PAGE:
Dustin says if he loves his image, he's going to print it. If you spend all the time and effort to get a fantastic photo, print it big. Enter it in a fair or a contest. For digital storage regarding keeping these pictures for hundreds of years, remember that there's just no way that technology will remain the same over such a long period of time. Technology changes very rapidly. If you do have digital files and you're committed to making them last, you're really going to need to print them to make sure they last. There is no promise that a digital file will still be something usable in 50-100 years.

Jim says the key is to have your digital photo files in a lot of different places. Digital media will eventually die – there's no way around that. So having more than one copy stored will ensure you have a better chance of keeping your photos. Put them on the cloud, put them on your computer, and put them at someone else's house. This way you will have a copy in case your hard drive fails and you lose your images.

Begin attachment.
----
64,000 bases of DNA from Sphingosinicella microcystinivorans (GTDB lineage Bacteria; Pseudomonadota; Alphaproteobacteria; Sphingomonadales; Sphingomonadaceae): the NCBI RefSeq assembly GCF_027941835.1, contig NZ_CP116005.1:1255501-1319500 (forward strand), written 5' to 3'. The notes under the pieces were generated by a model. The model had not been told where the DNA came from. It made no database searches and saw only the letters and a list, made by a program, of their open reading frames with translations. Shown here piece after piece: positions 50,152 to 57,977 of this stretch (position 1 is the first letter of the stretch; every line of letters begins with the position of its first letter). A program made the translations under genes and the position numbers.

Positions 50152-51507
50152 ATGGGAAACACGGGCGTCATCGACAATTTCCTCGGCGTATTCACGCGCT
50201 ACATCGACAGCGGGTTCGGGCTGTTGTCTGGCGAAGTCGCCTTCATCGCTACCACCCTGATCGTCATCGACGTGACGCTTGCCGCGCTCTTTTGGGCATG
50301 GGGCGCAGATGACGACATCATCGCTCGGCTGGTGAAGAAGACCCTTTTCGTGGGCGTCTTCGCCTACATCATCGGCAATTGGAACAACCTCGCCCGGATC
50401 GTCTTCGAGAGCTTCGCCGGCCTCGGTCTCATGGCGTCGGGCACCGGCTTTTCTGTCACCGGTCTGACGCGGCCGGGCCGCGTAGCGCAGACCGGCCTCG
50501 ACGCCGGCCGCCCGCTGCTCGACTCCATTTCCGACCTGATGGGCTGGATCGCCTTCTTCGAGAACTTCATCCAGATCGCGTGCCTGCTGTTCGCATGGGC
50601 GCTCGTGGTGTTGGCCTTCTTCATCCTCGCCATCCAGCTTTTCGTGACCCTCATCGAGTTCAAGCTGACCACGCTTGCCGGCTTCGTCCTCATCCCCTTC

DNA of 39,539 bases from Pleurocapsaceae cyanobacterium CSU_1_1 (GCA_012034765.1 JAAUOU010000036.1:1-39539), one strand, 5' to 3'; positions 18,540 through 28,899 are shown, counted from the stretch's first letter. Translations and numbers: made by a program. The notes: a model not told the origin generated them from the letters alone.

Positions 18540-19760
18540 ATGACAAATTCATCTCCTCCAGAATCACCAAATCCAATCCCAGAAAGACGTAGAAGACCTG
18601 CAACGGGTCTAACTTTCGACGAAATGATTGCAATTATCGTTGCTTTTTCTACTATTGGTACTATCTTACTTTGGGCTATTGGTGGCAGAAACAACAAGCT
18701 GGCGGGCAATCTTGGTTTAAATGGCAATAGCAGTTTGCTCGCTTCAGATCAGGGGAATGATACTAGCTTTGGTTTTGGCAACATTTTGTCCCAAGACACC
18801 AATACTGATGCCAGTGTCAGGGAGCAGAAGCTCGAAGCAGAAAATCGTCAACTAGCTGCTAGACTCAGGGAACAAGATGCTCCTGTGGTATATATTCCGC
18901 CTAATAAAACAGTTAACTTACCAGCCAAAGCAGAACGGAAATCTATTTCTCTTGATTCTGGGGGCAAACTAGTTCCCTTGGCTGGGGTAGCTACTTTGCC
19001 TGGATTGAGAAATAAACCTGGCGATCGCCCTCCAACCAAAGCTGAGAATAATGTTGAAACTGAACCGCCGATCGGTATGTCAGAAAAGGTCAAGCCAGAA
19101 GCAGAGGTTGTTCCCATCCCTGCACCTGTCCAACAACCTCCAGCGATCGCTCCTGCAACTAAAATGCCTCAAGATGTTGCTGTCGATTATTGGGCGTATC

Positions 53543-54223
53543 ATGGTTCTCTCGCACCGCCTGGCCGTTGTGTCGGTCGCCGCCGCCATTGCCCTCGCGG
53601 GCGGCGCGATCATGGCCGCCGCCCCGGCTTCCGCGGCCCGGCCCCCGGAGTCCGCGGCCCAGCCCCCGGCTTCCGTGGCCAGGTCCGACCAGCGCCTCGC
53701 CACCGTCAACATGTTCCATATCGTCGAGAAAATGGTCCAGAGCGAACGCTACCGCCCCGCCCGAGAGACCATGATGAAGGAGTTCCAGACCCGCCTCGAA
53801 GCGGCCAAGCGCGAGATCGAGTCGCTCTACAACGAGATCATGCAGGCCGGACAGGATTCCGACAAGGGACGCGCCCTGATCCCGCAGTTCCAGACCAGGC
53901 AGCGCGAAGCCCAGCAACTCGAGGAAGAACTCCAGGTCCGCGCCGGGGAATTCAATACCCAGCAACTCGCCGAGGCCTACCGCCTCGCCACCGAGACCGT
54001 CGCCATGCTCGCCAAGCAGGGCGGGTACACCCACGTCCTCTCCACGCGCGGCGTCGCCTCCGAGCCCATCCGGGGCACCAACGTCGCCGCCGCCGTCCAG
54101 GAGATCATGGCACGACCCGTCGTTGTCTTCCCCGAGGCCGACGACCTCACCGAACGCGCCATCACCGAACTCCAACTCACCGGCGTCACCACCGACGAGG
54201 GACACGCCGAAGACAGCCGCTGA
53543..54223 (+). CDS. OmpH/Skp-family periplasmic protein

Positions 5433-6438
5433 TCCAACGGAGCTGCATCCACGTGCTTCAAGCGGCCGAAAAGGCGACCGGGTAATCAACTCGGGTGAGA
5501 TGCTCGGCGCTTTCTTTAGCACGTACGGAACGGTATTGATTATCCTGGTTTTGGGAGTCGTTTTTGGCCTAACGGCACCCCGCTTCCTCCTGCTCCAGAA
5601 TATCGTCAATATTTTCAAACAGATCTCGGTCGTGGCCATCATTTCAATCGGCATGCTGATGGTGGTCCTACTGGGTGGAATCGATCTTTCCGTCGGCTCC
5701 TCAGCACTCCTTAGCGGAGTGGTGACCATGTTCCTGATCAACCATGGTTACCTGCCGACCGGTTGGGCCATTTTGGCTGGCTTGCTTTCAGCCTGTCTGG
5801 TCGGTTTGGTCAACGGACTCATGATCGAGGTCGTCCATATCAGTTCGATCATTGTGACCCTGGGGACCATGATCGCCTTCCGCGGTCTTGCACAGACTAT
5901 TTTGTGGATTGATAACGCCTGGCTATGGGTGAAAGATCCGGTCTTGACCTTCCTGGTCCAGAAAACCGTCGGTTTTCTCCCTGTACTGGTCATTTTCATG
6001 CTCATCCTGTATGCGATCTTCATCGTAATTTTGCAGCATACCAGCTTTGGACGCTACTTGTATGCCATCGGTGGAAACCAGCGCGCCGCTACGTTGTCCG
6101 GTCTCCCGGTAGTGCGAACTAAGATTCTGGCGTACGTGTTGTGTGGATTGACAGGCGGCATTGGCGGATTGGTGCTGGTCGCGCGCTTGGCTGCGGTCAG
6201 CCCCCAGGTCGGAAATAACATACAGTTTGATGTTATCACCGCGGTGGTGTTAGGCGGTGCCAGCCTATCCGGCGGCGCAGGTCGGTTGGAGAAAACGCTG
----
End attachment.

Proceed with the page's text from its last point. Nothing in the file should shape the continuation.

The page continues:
[25:15] When travelling, what is a nice portable point and shoot camera with GPS and WIFI capabilities?

GPS is great because it tags each photo you take with the exact location where it was taken.

Canon has a really good reputation with their PowerShot cameras. PowerShot SX280 is a great option, and comes with GPS and WIFI. One thing to look for in your point and shoot camera is how manual will it let you go? How much control do you have over your photos? How much work does it take to get to the exposure compensation?

If you don't need GPS, the Canon PowerShot N is a really cool option as well. It's a very small camera with a large LCD with some really nice high-end features that photographers will really appreciate.